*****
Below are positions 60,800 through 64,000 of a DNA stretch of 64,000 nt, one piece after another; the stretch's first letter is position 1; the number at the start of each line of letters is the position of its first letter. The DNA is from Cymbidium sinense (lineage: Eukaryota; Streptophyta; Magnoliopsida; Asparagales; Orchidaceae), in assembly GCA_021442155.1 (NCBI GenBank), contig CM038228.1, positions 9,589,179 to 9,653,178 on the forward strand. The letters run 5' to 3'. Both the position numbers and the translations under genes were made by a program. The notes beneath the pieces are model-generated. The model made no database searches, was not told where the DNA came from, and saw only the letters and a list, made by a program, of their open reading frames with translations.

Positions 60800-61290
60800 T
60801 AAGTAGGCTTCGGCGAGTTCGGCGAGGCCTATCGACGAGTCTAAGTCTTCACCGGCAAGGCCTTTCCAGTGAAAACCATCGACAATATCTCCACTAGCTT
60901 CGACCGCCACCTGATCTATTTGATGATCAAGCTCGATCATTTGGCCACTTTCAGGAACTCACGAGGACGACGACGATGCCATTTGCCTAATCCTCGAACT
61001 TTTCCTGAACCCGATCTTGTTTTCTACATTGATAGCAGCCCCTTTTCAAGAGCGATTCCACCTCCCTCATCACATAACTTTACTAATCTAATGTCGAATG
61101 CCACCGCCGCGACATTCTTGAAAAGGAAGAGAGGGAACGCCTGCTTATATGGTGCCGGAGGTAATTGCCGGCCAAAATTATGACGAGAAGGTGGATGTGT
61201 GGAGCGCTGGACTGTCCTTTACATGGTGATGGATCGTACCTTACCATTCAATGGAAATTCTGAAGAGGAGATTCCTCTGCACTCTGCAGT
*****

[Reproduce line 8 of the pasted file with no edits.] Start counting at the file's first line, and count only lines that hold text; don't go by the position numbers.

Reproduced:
61201 GGAGCGCTGGACTGTCCTTTACATGGTGATGGATCGTACCTTACCATTCAATGGAAATTCTGAAGAGGAGATTCCTCTGCACTCTGCAGT